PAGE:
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No, if a pool has too many people in poor health choosing to be in that pool and another pool that are healthy then the actuarial results are just as skewed as for a small pool. As long as there is a system where it is profitable for a health insurance company to attract healthy and not unhealthy patients then it is better business to manage your pool than worrying about providing health care. At that point just subcontract out the health care.
Easy enough to have a health insurance ad showing a competitive runner doing a VOx test next to searches for running shoes. Ad attracts runners and will never be seen by those with health issues.
Yeah, learn the lesson that if you "borrow" a truck that it becomes "stolen" when wrecked so that insurance covers it.
"A man was arrested on suspicion of stealing his employer’s truck, careless driving and DUI."
Sounds like the old letting someone "borrow" a truck, but when crashed then it becomes stolen so that insurance covers the repairs.
No picture of this "Dinosaur Man"?
So how do you deal with competitive advantage resulting from insurance companies signing up healthier people? It has already been happening with insurance companies targeting their advertising to people with interest in healthy activities.
The reason that large pools get lower prices is that the large pool will be more random and representative of the overall population. While small pools that provide good care tend to attract those with pressing medical needs.
I think the problem is that we have come to expect the same health insurance company will handle A-Z of medical issues.
That, for instance, the Swiss system has a price control system for the minimal essential health care. Thus, there is no advantage for health insurance companies selecting the healthier people and avoiding the less healthy. Then the Swiss system has what we would call supplemental insurance so that you can decide if you want to keep your doctor or are happy going to a lower cost clinic, etc.
I have not seen a very persuasive case of why their should be a senior's pass at a lower price. Seems to me that a senior could easily spend as much time skiing as an adult with a pass. A retired senior has more time to ski than an working adult.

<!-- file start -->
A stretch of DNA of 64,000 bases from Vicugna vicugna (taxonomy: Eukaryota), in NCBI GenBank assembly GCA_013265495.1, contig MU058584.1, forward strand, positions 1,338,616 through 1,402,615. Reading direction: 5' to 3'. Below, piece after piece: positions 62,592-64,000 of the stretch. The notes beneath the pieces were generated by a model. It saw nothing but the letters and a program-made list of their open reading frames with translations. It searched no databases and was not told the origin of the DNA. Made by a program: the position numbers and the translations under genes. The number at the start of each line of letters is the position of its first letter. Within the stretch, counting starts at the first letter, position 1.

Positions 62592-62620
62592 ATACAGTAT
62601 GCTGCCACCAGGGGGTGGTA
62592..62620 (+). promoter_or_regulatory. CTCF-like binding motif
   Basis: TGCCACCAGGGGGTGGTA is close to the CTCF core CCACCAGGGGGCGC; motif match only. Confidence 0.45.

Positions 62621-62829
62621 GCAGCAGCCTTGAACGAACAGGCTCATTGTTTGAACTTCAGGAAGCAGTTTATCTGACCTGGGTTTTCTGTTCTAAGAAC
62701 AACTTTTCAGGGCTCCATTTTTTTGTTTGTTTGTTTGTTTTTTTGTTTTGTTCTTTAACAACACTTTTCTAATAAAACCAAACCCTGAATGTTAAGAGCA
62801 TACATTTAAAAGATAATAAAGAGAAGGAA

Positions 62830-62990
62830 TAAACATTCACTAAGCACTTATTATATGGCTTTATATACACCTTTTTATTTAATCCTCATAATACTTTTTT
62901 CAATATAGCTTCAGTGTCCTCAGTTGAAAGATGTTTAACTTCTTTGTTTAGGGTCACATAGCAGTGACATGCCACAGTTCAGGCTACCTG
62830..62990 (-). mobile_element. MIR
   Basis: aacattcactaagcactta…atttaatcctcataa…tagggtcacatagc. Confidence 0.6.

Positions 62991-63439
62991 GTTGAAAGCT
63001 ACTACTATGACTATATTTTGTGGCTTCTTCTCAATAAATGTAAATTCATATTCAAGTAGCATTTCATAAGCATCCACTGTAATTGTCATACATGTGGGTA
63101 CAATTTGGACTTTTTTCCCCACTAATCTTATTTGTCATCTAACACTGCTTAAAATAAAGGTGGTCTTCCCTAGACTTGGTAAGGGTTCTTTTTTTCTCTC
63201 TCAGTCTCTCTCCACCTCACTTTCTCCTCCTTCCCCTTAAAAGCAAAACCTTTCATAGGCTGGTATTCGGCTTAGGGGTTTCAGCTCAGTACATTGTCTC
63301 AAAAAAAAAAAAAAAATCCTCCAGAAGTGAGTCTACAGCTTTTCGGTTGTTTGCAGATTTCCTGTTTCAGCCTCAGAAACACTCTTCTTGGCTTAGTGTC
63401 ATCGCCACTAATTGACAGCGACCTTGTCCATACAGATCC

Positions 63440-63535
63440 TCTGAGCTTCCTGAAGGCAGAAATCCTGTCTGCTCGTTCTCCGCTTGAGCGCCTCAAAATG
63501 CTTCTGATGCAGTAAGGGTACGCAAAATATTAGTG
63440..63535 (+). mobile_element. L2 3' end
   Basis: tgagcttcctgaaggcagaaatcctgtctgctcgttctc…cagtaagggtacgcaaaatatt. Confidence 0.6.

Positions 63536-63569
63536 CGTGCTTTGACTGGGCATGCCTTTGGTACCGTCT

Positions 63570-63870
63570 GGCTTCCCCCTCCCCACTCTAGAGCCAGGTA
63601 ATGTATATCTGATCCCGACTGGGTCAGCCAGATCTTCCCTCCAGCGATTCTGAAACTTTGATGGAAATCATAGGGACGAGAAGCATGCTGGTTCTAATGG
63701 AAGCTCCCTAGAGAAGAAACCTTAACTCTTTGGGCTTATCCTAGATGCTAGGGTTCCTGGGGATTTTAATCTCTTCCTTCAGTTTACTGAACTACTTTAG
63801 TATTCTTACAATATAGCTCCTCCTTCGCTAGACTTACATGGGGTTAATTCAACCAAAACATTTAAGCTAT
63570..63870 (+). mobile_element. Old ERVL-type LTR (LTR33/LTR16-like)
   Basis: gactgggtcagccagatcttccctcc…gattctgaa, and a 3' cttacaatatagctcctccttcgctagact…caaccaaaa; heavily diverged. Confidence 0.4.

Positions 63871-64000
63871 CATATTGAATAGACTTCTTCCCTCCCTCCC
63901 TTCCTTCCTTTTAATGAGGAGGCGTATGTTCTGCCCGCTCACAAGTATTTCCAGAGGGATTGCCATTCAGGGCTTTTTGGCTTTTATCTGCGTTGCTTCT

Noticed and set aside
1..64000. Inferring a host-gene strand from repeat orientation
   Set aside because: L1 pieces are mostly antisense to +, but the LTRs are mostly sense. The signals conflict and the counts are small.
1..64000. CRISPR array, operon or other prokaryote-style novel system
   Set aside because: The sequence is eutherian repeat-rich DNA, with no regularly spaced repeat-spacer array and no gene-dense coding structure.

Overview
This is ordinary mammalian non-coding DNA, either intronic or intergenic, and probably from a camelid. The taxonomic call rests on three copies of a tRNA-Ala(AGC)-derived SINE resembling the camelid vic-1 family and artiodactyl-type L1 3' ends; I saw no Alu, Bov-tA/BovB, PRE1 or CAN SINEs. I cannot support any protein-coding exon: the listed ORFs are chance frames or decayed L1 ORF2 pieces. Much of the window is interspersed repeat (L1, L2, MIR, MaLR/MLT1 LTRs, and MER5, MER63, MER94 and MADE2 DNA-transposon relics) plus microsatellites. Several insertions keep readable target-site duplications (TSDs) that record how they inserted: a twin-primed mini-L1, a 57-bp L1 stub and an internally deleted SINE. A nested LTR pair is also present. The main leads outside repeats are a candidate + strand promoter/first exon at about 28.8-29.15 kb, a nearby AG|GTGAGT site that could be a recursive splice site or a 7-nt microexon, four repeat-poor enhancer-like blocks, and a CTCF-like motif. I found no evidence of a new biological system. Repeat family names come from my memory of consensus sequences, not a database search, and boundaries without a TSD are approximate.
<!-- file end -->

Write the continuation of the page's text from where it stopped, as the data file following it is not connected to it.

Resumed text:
Thus, I find it easy to understand why Vail Resorts do not sell discounted senior passes. The big difference is that Vail Resorts also sells a discounted season pass for less than Ski Corps season pass with just a handful of black out dates. Thus, allowing seniors (and adults) to keep skiing within their budget. A few blackout dates shouldn't be a significant drawback to seniors or many workers that can't get time off on the busiest tourism days.
2017 SB is a long ways from 1980s SB. I didn't move here until early 90s, but it was then far more of a ski bum town in which scrounging for work from April to December was the challenging part of living here. Now the economy is far more about year round residents.
It is obvious that Mr Kavovit was far more of a victim of the opiod epidemic than profiting from it.
Why not print the names of the doctors that originally prescribed addictive opiods to Mr Kavovit, the woman's boyfriend that accused Mr Kavovit, and every other opiod addict in the valley? They are the ones that ended up making money from those whose lives they have ruined.
I think many people in the US would accept the Swiss system and it is the sort of system that would tend to reduce costs. I think the description of no profits on basic care is debatable. It is my understanding that basic care has price controls so a super efficient lower cost practice could make money and a less efficient practice could lose money providing basic care.
The supplemental care, paid by patient or their supplemental insurance, is not regulated and thus expected to be profitable.
Yes, it is well documented in studies and I have personally observed it as well that the hardest part of treatment is the need for different friends and a different lifestyle so that don't start using again.
Well, VA provides health care at a substantially lower cost than Medicare. It is clear that allowing vets to visit local doctors costs much more than treating them in VA hospitals.
Also, Kaiser Permanent charges 10-15% less than other health insurance companies, but does not completely dominate the health insurance market.
The obvious conclusion is that buyers of health insurance are insulated from the actual costs and even those with little money are able to select more expensive plans.
Last login: Sunday, March 12, 2017
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